Bernese Oberland in Switzerland, where Steves once dangled — admittedly terrified — from a cliff.
Steves predicts that tourism will rebound incrementally. Some people are now traveling regionally, driving road trips. Then intrepid individuals will spread their wings farther. “I have a cousin in Norway who loves the Greek isles, so she flew there on vacation knowing that she’d have a 10-day quarantine when she got back to Oslo,” he explains. “I am not that determined to travel and I am not promoting that kind of travel, but I am glad it is there. Individuals will travel more when countries get a grip on this virus.” The last thing will be organized tourism — “bus tours like those that I sell,” says Steves, who reiterates the power of patience. “I don’t want to put people through the emotional turmoil of signing up for a tour, paying for it, then having it canceled…. There is no reason to push it. I’ve said pretty clearly that we are not going to be the first tour company out of the gate. We are going to wait until it is stable.”
Steves always rents a bike in Amsterdam to maximize fun.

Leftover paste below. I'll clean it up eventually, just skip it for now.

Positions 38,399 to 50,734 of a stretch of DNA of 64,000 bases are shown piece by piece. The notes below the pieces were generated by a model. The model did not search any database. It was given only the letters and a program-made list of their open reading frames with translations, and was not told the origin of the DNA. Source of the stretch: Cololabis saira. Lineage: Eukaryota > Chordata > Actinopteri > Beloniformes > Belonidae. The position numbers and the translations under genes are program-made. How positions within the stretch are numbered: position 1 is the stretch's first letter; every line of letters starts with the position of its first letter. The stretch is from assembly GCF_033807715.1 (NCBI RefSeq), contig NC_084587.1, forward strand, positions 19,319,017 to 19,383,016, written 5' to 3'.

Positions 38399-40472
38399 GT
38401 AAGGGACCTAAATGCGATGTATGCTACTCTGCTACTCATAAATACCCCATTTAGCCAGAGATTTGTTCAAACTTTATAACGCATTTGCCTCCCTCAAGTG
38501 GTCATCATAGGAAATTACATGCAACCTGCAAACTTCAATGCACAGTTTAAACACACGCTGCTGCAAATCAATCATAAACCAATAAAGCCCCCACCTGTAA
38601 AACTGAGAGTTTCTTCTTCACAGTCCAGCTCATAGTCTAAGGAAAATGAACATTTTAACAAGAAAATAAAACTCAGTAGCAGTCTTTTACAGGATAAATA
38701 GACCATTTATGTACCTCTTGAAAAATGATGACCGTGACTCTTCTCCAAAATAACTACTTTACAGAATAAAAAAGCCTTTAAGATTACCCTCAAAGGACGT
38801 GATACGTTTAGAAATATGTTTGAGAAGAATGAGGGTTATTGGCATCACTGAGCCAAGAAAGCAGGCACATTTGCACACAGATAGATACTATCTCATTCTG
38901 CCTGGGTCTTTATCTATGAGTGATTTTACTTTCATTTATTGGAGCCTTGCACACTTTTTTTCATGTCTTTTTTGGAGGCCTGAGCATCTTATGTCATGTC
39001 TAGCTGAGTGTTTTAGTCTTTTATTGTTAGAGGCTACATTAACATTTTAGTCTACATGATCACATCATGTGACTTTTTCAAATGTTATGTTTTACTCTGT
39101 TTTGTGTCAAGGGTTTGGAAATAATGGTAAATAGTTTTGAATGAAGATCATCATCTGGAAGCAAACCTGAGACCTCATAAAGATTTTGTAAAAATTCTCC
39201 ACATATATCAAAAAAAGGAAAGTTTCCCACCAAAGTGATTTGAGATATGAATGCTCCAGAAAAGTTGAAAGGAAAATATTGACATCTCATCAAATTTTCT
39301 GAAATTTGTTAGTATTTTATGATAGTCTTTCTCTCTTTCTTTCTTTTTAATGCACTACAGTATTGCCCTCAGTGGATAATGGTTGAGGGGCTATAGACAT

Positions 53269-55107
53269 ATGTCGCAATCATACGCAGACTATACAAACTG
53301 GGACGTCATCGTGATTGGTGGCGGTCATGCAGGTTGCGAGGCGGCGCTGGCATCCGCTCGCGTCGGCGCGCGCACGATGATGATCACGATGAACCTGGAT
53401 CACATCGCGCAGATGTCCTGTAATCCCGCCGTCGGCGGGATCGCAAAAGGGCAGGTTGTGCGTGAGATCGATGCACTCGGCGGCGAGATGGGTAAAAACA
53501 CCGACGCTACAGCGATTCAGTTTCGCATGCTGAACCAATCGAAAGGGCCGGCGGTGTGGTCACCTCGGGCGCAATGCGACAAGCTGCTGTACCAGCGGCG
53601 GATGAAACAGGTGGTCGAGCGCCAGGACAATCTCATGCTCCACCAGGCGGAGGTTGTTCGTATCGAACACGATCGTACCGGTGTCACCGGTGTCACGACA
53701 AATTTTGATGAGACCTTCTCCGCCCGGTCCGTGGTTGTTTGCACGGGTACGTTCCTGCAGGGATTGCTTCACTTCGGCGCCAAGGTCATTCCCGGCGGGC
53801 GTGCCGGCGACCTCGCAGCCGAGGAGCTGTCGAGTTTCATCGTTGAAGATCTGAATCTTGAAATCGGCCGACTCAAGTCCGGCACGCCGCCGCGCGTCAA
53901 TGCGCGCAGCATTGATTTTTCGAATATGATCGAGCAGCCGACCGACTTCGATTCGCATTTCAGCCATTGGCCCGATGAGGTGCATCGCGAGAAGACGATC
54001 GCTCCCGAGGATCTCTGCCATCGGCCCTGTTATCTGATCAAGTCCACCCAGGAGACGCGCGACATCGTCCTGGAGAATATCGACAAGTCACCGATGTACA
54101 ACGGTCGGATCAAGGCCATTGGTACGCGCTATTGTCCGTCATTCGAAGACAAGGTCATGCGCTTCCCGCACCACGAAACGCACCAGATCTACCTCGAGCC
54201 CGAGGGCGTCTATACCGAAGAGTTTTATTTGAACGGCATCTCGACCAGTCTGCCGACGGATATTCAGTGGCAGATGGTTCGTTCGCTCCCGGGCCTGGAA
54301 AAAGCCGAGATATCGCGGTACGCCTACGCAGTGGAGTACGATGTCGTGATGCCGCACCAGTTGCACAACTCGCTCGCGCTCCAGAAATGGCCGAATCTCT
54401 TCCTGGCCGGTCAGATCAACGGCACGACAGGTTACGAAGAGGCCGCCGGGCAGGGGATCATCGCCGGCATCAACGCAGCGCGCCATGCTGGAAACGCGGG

For his tours to work, many dots must connect, all parts must function. “It has to be easy to travel between countries in Europe,” he explains. “That could happen and yet the United States would still be behind the curve. Americans are not welcome [in Europe] because we do not have the discipline to control this virus. I don’t blame the European countries. We’ve also got to have enough time, stability and economy so airlines can take people efficiently and reliably across the Atlantic. There’s going to be a lot of organizing before we are able to travel.” Furloughed workforces need to be rehired and gear up to speed.
Cheers! Oktoberfest in Munich, Germany.
His European vacations are famous for showcasing small businesses — charming shops, family-owned restaurants, unique people-to-people diversions and activities that foster camaraderie with locals. “How many of the mom-and-pop businesses that we all love are still going to be in business?” he wonders. “I am hopeful that the long-term impact [of COVID-19] does not mean that…giant corporations have the economy of scale to crush all the small guys. I wish we had a government that recognized that value. My business is not taking travelers to an international chain hotel and eating at a chain restaurant. Rick Steves’ tourism is the opposite of social distancing. It is people to people. It is kisses on the cheek. It is going to a pub where strangers are just friends you get to meet. That is what turns us on about European travel. And that will come back, but it won’t be the first thing to come back.”